In the field of computer music, it is customary to use simple piecewise linear functions for functions other than signals at the audio sampling rate, e.g., for amplitude envelopes, FM-index functions, and so on [382,380]. Along these lines, good initial results were obtained  using the simplified qualitatively chosen reed table
depicted in Fig. 9.42 for . The corner point is the smallest pressure difference giving reed closure.10.19 Embouchure and reed stiffness correspond to the choice of offset and slope . Brighter tones are obtained by increasing the curvature of the function as the reed begins to open; for example, one can use for increasing .
Another variation is to replace the table-lookup contents by a piecewise polynomial approximation. While less general, good results have been obtained in practice [89,91,92]. For example, one of the SynthBuilder  clarinet patches employs this technique using a cubic polynomial.
An intermediate approach between table lookups and polynomial approximations is to use interpolated table lookups. Typically, linear interpolation is used, but higher order polynomial interpolation can also be considered (see Chapter 4).
To finish off the clarinet example, the remaining details of the SynthBuilder clarinet patch Clarinet2.sb are described.
The input mouth pressure is summed with a small amount of white noise, corresponding to turbulence. For example, 0.1% is generally used as a minimum, and larger amounts are appropriate during the attack of a note. Ideally, the turbulence level should be computed automatically as a function of pressure drop and reed opening geometry [141,530]. It should also be lowpass filtered as predicted by theory.
where , , is vibrato amplitude (e.g., ), and is vibrato frequency (e.g., Hz). Further loop filtering occurs as a result of using simple linear interpolation of the delay line. (There is only one delay line in the actual implementation since the lower delay line of Fig. 9.39 can be commuted with the reflection filter and combined with the upper delay line, ignoring the path to the output filter since a pure delay of less than a period in the final output sound is inconsequential.) There is no transmission filter or tone-hole modeling.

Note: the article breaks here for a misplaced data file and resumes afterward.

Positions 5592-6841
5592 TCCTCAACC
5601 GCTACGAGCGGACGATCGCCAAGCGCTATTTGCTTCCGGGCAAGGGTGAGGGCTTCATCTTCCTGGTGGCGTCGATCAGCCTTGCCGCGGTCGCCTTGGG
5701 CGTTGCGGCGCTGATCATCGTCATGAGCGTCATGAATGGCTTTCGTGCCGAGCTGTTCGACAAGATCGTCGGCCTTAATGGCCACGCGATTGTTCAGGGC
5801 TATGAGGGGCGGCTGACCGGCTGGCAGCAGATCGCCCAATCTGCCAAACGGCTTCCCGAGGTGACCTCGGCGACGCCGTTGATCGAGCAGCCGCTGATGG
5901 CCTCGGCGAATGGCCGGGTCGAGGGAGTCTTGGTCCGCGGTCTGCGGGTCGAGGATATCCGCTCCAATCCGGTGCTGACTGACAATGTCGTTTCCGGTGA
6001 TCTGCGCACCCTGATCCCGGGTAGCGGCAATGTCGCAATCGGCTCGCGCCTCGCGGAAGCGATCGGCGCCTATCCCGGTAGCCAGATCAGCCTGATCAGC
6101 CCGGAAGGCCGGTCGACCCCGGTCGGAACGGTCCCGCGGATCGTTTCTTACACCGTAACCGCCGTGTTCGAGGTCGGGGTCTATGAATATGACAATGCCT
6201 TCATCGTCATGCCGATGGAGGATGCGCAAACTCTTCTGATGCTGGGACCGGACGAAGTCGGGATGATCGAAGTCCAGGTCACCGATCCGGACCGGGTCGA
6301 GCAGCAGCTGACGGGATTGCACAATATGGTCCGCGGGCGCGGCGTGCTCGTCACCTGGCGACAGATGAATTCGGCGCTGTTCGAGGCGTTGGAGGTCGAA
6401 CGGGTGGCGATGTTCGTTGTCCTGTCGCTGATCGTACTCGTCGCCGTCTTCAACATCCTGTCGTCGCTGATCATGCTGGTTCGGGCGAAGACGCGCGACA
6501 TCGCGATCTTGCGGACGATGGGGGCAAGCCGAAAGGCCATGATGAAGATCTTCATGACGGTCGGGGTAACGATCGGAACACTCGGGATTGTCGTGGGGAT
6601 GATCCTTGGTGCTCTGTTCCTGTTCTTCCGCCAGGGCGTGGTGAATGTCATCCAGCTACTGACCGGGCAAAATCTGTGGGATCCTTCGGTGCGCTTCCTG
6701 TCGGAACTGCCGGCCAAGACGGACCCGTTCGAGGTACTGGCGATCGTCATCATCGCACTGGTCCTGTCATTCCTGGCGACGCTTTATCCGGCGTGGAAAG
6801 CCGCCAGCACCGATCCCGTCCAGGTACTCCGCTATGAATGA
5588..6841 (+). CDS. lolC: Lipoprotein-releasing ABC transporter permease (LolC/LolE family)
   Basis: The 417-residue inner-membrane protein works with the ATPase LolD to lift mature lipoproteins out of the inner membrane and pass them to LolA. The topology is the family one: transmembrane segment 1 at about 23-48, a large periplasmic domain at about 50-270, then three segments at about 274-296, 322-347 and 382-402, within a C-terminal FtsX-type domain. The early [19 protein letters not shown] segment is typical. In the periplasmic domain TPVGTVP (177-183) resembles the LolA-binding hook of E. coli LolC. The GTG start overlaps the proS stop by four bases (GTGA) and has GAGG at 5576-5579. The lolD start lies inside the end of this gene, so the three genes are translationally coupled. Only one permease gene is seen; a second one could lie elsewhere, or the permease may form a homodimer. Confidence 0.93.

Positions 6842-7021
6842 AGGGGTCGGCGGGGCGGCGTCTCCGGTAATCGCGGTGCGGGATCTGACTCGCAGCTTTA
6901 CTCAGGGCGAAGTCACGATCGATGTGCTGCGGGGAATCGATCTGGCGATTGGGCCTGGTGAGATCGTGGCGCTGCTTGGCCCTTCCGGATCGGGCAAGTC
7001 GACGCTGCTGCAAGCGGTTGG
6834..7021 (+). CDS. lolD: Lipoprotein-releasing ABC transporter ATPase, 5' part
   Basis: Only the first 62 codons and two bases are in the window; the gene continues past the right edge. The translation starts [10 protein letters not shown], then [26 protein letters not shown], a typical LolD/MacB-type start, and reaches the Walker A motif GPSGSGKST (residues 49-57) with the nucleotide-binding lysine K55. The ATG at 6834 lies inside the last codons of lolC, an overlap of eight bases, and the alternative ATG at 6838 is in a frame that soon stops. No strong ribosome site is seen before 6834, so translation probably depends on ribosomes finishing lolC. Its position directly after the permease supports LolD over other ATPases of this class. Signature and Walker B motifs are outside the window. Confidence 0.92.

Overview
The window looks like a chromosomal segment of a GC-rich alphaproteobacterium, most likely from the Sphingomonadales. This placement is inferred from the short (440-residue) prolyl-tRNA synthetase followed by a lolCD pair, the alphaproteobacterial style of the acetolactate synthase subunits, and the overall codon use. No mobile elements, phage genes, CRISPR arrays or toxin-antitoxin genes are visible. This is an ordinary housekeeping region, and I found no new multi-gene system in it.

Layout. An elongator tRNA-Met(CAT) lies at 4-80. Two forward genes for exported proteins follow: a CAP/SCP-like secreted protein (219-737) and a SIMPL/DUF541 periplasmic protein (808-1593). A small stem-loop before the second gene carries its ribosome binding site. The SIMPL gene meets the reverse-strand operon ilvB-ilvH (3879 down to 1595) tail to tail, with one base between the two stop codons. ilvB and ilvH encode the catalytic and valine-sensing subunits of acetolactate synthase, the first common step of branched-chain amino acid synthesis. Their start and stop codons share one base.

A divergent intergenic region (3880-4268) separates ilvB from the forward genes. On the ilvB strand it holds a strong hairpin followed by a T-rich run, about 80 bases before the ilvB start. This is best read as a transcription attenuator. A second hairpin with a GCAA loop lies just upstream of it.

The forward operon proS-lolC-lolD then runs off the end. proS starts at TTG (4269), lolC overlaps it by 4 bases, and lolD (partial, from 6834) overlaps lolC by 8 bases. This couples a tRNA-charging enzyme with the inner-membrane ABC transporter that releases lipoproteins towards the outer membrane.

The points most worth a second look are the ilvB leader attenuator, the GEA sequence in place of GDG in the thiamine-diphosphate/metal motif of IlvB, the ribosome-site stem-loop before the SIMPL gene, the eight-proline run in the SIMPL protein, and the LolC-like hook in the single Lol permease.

Legato note transitions are managed using two delay line taps and cross-fading from one to the other during a transition [208,441,405]. In general, legato problems arise when the bore length is changed suddenly while sounding, corresponding to a new fingering. The reason is that really the model itself should be changed during a fingering change from that of a statically terminated bore to that of a bore with a new scattering junction appearing where each ``finger'' is lifting, and with disappearing scattering junctions where tone holes are being covered. In addition, if a hole is covered abruptly (especially when there are large mechanical caps, as in the saxophone), there will also be new signal energy injected in both directions on the bore in superposition with the signal scattering. As a result of this ideal picture, is difficult to get high quality legato performance using only a single delay line.
A reduced-cost, approximate solution for obtaining good sounding note transitions in a single delay-line model was proposed in . In this technique, the bore delay line is ``branched'' during the transition, i.e., a second feedback loop is formed at the new loop delay, thus forming two delay lines sharing the same memory, one corresponding to the old pitch and the other corresponding to the new pitch. A cross-fade from the old-pitch delay to the new-pitch delay sounds good if the cross-fade time and duration are carefully chosen. Another way to look at this algorithm is in terms of ``read pointers'' and ``write pointers.'' A normal delay line consists of a single write pointer followed by a single read pointer, delayed by one period. During a legato transition, we simply cross-fade from a read-pointer at the old-pitch delay to a read-pointer at the new-pitch delay. In this type of implementation, the write-pointer always traverses the full delay memory corresponding to the minimum supported pitch in order that read-pointers may be instantiated at any pitch-period delay at any time. Conceptually, this simplified model of note transitions can be derived from the more rigorous model by replacing the tone-hole scattering junction by a single reflection coefficient.
A View of Single-Reed Oscillation